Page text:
S.A.F.E. Protocol Instructions

S.A.F.E Protocol Instructions for Preventing JAMSS Injuries During Dental Procedures

Preventing JAMSS Injuries During Dental Procedures

By Ann McCulloch | Edited by Bradley Eli, DMD, MS

The S.A.F.E. Protocol provides pre-treatment guidance to help dental professionals prevent and reduce Jaw Joint and Muscle Sprain/Strain.

In this article we outline simple steps that can easily be incorporated in dental practices to promote patient safety and minimize the risk of injury. Our S.A.F.E Protocol instructions reduce risks from hyperextension of the jaw during long dental procedures.

A little soreness in the jaw after a dental procedure is common, and most cases will resolve on their own. But for about 20 – 25% of patients, jaw pain won’t resolve normally. These patients are at a higher risk of developing a jaw and muscle sprain/strain (JAMSS) from a dental procedure.

Orofacial Pain Specialist, Bradley Eli, DMD, MS, regularly sees patients with chronic temporomandibular disorders in his practice. From initial symptoms of jaw soreness and limited range of motion, symptoms can increase, expanding in scope-of-pain to include headaches, earaches, neck pain, and jaw dysfunction, such as clicking and locking.

Dr. Eli, together with Orofacial Pain Specialist and educator, Dr. James Fricton, and educator Dr. Lee Ann Brady have developed the S.A.F.E Protocol Instructions to preventing JAMSS injuries during dental procedures. The objective of this protocol is to help dental offices identify higher risk patients and/or higher risk procedures and prepare in advance to maximize patient comfort. The Protocol should be shared with all staff, intentionally including the front desk personnel, dental assistants and even treatment coordinators.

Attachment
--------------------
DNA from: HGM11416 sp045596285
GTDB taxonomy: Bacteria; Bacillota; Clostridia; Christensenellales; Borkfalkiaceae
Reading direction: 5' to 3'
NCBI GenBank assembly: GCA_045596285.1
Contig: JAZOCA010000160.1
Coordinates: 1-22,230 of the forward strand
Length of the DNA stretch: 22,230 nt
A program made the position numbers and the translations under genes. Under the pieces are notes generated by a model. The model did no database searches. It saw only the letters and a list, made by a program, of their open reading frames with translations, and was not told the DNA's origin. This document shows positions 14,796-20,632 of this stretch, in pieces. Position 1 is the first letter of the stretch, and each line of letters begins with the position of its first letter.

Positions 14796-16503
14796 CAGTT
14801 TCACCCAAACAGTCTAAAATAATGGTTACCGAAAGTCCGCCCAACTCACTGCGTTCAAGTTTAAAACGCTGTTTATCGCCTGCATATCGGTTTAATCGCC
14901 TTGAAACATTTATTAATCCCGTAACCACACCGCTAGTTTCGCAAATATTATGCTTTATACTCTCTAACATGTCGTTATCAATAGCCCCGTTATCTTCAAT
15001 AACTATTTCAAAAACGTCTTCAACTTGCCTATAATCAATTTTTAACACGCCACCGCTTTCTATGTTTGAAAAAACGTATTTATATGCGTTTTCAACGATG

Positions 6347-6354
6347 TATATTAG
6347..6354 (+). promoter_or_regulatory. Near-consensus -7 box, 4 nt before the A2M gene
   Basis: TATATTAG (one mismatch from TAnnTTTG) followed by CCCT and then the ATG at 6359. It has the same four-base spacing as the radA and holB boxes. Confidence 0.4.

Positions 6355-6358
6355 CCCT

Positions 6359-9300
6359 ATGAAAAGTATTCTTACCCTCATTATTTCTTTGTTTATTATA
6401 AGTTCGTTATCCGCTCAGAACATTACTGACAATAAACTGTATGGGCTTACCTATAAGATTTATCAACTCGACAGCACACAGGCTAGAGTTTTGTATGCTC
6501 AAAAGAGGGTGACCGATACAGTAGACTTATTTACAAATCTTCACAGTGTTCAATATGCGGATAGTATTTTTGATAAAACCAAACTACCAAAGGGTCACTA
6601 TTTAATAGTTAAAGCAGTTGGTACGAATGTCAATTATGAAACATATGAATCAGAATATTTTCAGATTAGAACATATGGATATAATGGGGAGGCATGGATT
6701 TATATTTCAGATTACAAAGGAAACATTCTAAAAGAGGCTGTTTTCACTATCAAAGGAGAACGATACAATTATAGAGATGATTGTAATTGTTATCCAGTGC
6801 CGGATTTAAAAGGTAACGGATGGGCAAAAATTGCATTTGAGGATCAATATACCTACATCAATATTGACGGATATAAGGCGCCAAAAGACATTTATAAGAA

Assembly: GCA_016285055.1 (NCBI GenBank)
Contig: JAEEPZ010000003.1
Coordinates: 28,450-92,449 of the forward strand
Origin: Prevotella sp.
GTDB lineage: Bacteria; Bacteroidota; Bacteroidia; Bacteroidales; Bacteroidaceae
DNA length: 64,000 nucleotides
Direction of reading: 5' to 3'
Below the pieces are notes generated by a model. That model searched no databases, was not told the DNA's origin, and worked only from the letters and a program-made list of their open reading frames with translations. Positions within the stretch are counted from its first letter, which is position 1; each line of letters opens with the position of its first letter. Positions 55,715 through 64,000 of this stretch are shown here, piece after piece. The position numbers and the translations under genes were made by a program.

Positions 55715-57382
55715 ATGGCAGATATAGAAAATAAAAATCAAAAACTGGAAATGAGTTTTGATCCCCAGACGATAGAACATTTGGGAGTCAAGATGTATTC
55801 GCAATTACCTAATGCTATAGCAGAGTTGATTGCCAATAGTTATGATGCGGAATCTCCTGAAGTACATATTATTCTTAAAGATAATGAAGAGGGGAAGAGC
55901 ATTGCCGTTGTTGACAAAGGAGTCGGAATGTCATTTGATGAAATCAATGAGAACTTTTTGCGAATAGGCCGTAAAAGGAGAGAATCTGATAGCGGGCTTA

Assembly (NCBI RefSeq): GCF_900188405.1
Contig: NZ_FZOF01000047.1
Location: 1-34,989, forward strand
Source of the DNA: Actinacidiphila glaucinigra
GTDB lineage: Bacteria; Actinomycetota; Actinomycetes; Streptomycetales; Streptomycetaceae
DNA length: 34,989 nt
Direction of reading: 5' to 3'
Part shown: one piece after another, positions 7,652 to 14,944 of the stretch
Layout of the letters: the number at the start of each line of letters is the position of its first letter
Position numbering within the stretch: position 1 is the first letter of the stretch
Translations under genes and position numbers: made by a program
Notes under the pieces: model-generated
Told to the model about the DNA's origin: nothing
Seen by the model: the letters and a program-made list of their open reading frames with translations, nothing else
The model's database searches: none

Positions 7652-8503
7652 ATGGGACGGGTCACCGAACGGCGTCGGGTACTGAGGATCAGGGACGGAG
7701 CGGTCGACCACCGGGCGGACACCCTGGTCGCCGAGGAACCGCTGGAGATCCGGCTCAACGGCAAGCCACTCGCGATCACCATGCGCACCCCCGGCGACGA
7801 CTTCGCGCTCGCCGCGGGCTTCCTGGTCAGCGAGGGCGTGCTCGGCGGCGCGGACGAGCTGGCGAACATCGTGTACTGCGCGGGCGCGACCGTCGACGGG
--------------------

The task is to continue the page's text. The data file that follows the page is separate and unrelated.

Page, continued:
Jaw Joint and Muscle Sprain/Strain (JAMSS) is a Diagnostic Term

Jaw Joint and Muscle Sprain/Strain (JAMSS) describes an acute trauma to the jaw joint or muscles. JAMSS is characterized by sudden onset acute jaw pain, limited range of motion, tenderness or dysfunction. It is defined as a localized, acute musculoskeletal disorder caused by traumatic or mechanical injury or both.

Sudden onset acute pain associated with JAMSS refers to a patient with no prior history of jaw pain or treatment for dysfunction. It is common for both muscle strain and joint sprain to coexist; therefore, it is not essential to differentiate for initial treatment of JAMSS.

JAMSS is a common sequalae to dental procedures.

Trauma during dental care may occur as a result of local anesthetic injections, hyperextension from opening the mouth too wide or for too long a period or placing excessive force on the jaw during a dental procedure. Procedures such as mandibular anesthetic blocks, crown preparations, endodontic procedures, dental extractions, periodontal surgeries and others can sprain the temporomandibular joints and/or strain the jaw muscles leading to JAMSS. Patients with temporomandibular disorders (TMDs) often report that the initial onset of pain was a direct result of dental care. [1]

Initiating factors of JAMSS:

  • Direct trauma to the jaw muscles or joints (including injections).